5 Ways to Get in Shape in Japan Before Summer
5. Game Your Way to Gorgeous Gams
Surely you saw the word “game” and thought this was a joke. It’s not! Physical video games can definitely help you lose weight while having fun. Join the Dance Dance Revolution and melt the fat away with some quick-thinking legwork. Even The New York Times has recognized the health benefits of this exciting game. And modern arcades in Japan have wonderful new dance games that use cameras to track your motions, giving you a full range of movement from head to toe.
Or pound it out with Taiko no Tatsujin. This highly addictive game lets you play on an electronic taiko drum. With higher difficulties, the game will get your heartbeat racing as you try to keep up with the rhythm of some of your favorite songs.
And, even better, the Wii Fit and other gaming consoles have different kinds of physical activity games you can enjoy at home. So, you can get in shape without walking out into that rainy weather.
Of course, playing the occasional dance game in and of itself won't deliver instant results—but it sure is a very fun way to supplement a regular exercise program.
4. Lose Those Pounds on the Pole
Pole dancing has come a long way from being seen simply as a sensual art form. These days, many people now look at it as a fun way to keep fit. Though it’s long been enjoyed as a feat of strength and skill in China and India, many countries are now seeing the health benefits of the pole—including Japan.
Studios like Pole Dance Tokyo and Japan Dance Tokyo are popping up all over Tokyo and Osaka, and will undoubtedly continue to gain popularity. And it’s a gender neutral activity! In fact, our friends over at SoraNews24 documented a male reporter’s pole journey.
Pole dance is chock-full of exercises to get you trim and sexy because it requires strength and balance in your entire body—especially those core muscles. The sequence of moves you’ll learn will not only help to tone your arms, stomach and legs, but you’ll have a fun hobby to surprise friends with and some new moves to show off to a special someone, which can definitely make those rainy days less gloomy!
3. ‘Yaseru’ with Yoga
Yoga is incredibly popular all across Japan as a way to lose weight (or yaseru in Japanese), and you'll find at least one studio in every major city—not to mention the occasional yogi teaching it at home in smaller cities. Though the form most people are familiar with, Hatha Yoga, is very common, newer classes like hot yoga (a form of Bikram Yoga) are also quite popular for their purported health benefits.
While many Western cultures are seeing weight training become less divisive in terms of gender thanks to unisex CrossFit classes and other weightlifting programs, women in Japan are generally reticent to lift. The ideal feminine shape for many is one that appears naturally toned and effortless, but not “muscular.” Therefore, yoga is a great exercise program for staying fit without developing bulging biceps.
Any given class will likely have a majority of women, but you won't find a more welcoming group to join if you are male. Yoga is very physical but generally slow, so you just need to relax and go with the flow. And you don’t have to worry too much about language. Over time, as you learn the different asanas, or positions, the Japanese won’t matter as you observe other participants, while your instructor gently corrects and improves your form.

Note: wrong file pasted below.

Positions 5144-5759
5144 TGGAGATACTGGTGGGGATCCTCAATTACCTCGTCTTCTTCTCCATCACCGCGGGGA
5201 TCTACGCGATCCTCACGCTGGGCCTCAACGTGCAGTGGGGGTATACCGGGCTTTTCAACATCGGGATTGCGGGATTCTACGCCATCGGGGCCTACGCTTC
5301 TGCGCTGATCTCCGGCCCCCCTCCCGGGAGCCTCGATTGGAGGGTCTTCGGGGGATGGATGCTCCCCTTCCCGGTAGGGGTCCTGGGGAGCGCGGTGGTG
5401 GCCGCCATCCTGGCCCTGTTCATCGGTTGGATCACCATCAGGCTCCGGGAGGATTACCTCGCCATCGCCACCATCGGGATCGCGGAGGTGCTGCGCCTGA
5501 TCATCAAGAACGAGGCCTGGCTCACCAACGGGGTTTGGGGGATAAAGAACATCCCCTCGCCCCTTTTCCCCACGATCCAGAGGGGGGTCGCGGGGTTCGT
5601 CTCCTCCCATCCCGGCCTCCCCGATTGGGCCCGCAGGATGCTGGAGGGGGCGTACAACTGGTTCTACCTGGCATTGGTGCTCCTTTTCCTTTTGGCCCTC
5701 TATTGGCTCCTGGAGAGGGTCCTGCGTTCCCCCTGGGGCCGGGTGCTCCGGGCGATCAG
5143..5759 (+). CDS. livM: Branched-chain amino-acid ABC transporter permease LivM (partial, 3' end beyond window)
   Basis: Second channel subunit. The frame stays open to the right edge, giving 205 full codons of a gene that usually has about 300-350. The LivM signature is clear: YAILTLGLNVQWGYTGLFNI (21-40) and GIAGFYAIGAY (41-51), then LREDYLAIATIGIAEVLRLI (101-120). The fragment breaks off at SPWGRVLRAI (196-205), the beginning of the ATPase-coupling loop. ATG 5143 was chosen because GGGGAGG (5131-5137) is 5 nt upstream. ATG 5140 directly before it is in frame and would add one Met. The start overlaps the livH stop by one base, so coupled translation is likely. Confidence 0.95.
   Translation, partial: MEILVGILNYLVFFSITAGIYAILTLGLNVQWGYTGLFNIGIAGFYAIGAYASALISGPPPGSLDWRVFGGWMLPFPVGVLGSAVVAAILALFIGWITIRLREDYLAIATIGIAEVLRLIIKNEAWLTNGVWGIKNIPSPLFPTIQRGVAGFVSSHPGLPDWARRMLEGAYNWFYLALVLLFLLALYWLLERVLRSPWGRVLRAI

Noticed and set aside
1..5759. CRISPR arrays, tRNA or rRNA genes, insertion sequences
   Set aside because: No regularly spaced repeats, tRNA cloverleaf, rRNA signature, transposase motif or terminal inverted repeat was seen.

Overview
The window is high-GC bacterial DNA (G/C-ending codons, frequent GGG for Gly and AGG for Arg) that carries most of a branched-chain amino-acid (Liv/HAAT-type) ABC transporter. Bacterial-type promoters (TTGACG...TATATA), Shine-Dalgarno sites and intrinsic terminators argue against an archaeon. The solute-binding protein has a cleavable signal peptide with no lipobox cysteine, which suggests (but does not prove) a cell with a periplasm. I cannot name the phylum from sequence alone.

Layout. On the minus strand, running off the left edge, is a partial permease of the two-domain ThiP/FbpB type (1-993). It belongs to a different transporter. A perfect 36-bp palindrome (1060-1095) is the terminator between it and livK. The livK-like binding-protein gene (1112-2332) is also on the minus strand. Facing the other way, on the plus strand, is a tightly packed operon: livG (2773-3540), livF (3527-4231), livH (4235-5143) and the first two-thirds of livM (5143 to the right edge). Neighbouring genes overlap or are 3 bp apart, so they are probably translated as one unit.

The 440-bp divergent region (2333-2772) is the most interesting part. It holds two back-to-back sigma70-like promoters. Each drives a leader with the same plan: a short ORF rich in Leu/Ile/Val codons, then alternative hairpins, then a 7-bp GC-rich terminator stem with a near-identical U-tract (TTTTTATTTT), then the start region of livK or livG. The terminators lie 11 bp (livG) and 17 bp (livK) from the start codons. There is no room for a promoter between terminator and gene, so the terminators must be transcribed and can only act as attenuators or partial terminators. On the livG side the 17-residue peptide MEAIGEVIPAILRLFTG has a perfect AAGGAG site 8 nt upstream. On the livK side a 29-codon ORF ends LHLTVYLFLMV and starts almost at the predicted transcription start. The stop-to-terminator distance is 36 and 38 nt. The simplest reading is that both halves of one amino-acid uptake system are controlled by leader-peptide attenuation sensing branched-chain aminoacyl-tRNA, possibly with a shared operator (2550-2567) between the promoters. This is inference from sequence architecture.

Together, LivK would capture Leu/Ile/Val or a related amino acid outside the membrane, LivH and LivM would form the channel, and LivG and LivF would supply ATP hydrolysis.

2. Get Thee to the Gym
It comes as no surprise that the gym is a great way to get fit! Plus, you can find them just about anywhere. However, what prevents this option from being number one on our list is the astronomical cost of using a gym in Japan compared to other countries such as the U.S. While the price varies based on location, signing up for a year of Gold's Gym at the 24-hour Harujuku location in Tokyo could cost you ¥228,000 (about US$2,080) a year for the full-time package with clothing and locker rental. Compare that to the United States where, depending on your area, you'd pay closer to US$550 (about ¥60,235) a year!
One cost-effective alternative is using a community gym. Many wards around Tokyo, as well as areas all across the country, have gyms that are run by the local municipal government. These fitness centers are set up with everyone in mind, from children to their grandparents. So while some may not have the same hardcore equipment as Gold’s Gym, there are tons of activities to do. You can play a group sport such as basketball or futsal (a type of indoor soccer), go for a swim or hit the equipment room, where you'll find stretch mats and familiar equipment like treadmills or free weights. What's more, these are generally ¥500 or less per visit. With the money you'll save compared to a chain gym membership, you can take a trip to show off your new beach body.
If you need something in-between, we recommend Anytime Fitness. This international chain allows you to exercise any day of the week, any time of day, including holidays and rainy days. The cost is closer to ¥8,000 a month (about US$73) or ¥96,000 (about US$877) a year depending on your home location, and believe it or not, you have the option to use their gyms all around the world.
1. Get Made Over with the Help of Maids
We love the unique and quirky aspects of this country, and the combination of maid charm (as seen in maid cafés) and gym training was made official in 2017 after a successful crowdfunding campaign. If you’ve ever wanted to work out with a friendly-but-tough maid (or beefy butler), your dreams have come true! It isn’t cost effective to be your everyday gym, as you could end up spending ¥7,500 (about US$68) a lesson—close to the cost of a month membership at Anytime Fitness. But you and a few friends could have a lot of fun spending the day getting shredded with pseudo-servers.